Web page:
How to extract data from Trading View into Google Sheets

Here’s how to export data from Trading View and convert into useful statistics using Google Sheets

Statistical Edge

Let me show you how simple it is to gather some meaningful and useful stats on the market you trade.

I cover this in more depth in module 10 of my course.

But let me give you the basics now so even if you choose not to buy the course you can still get rolling.

Ok, so why would a discretionary trader need to get any statistics on the market?

Well, if you know the historical tendencies of a market you can potentially adjust your trade entry, stops, or target accordingly.

What do I mean?

Let’s say the market has dipped through prior lows, you grabbed a nice long and are working out a good trade target.

How about prior day highs? Seems like a good target.

Maybe – but if you knew that the market only hit the prior day’s high AND low just 8% of the time maybe you’re asking a bit much?

Context matters of course, but knowing the historical odds can help you gauge if you’re asking too much from this trade.

Another angle:

You’re long on a 5-minute opening range breakout.

Where’s your target?

Well, you might be tempted to snatch that quick 30 ticks on the DOW.

But if you knew the typical 1st 15-minute range on the DOW was 75 ticks and the 1st 15-minute candle still had 5 minutes to go, you would probably feel more comfortable holding the trade.

No need to snatch at 30 ticks, if the momentum is on your side and typically the market does a 75-tick range in the 1st 15 minutes you’d be tempted to let it run right?

You see what I’m getting at. (I made those numbers BTW.)

There are loads of stats you can grab to help your trading.

  • Range
  • Prior swing touches
  • Overnight levels
  • Volume
  • Time

The list is endless.

Anyway, let me give you a quick guide on how to gather simple but useful stats on the market for yourself right now. (I’ll use Trading View.)

Let’s imagine we trade the S&P 500 and want to see some data around price testing prior day highs and lows.

The percentage time that price hit the prior high, low, both, and neither should do.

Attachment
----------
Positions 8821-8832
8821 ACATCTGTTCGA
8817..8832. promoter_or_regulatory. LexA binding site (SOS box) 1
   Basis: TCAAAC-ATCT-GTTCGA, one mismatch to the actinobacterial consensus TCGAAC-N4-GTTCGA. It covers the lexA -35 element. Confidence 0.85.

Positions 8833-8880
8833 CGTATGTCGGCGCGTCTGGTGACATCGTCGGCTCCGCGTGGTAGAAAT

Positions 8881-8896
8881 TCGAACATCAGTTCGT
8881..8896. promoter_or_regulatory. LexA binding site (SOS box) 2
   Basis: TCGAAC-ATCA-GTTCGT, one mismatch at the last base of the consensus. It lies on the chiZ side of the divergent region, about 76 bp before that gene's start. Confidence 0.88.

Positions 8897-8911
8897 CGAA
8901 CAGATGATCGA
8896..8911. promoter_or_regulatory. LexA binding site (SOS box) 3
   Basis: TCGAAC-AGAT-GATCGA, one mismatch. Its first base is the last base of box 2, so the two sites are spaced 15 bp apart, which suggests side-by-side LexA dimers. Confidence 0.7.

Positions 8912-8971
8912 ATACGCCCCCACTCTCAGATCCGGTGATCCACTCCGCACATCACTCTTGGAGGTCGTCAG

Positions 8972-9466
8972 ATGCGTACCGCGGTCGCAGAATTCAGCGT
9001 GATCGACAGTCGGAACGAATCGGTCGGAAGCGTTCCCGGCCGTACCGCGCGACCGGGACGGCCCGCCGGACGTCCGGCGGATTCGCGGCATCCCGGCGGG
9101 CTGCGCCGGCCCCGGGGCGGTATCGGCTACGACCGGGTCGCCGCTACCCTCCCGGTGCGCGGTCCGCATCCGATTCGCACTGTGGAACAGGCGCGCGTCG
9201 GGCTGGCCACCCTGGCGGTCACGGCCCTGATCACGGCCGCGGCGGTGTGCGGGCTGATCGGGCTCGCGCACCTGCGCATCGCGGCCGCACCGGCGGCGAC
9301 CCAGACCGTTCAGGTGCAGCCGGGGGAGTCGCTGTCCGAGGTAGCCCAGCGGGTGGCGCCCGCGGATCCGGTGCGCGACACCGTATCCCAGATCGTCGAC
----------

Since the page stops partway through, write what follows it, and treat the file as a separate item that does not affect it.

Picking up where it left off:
We’ll use SPY as a good data source because we don’t want the overnight season for this sample.

S&P 500 is basically the SPY.

If the SPY hits the prior day high then the S&P 500 will have. (And it strips out overnight highs and lows.)

Firstly, select your market and download the data

Load up a daily chart of SPY and zoom out so you have a year or two on display.

Now click the little arrow next to your layout name. (No laughing at my naming convention at the back, it’s a white chart, simple…)

Then select export chart data.

I like to select ISO time stamp, then hit export.

You get something like this:

Now let’s create columns in F, G and H and title them:

Prior Low, Prior High, Both

Assuming your data layout is the same as mine add these formulas

In F3 add:

=IF((D3<=D2), “Hit Prior Low”, “Did Not Hit”)

In G3 add:

=IF((C3>=C2), “Hit Prior High”, “Did Not Hit”)

In H3 add:

=IF(AND(F3=”Hit Prior Low”, G3=”Hit Prior High”), “Hit Both”, IF(OR(F3=”Hit Prior Low”, G3=”Hit Prior High”), “Hit One”, “Hit Neither”))

Fill those formulas down and you’ll have three new columns that look like this:

Now we need to add up all the occurrences and check against the total number of days we downloaded to get some stats.

Ok so in my example I have 454 days of data for SPY.

use this formula to count up the number of days we hit the prior day’s low:
=COUNTIF(F:F, “Hit Prior Low”)

This one for the high
=COUNTIF(G:G, “Hit Prior High”)

This one for both
=COUNTIF(H:H, “Hit Both”)

And this for neither
=COUNTIF(H:H, “Hit Neither”)

You can add these to any cell you want.

Those formulas will count all the occurrences for the correct column.

Now simply divide the formula result by the total number of days (for me it was 454.)

Hit the % button to convert to a %

Et Voila

You now have some simple stats on your market.

  • 50% of the time SPY hit or exceeded the prior low and not the high
  • 52% the prior high and not the low
  • 10% both high and low (outside day)
  • 8% neither (inside day)
  • 82% we hit one or the other.

Interesting huh?

You can do this for any market, and go as complex or as simple as you like.

Anyway, something a bit different and hopefully useful to your trading.

Remember to double-check my formulas and any data you gather 🙂 I’m not a quant…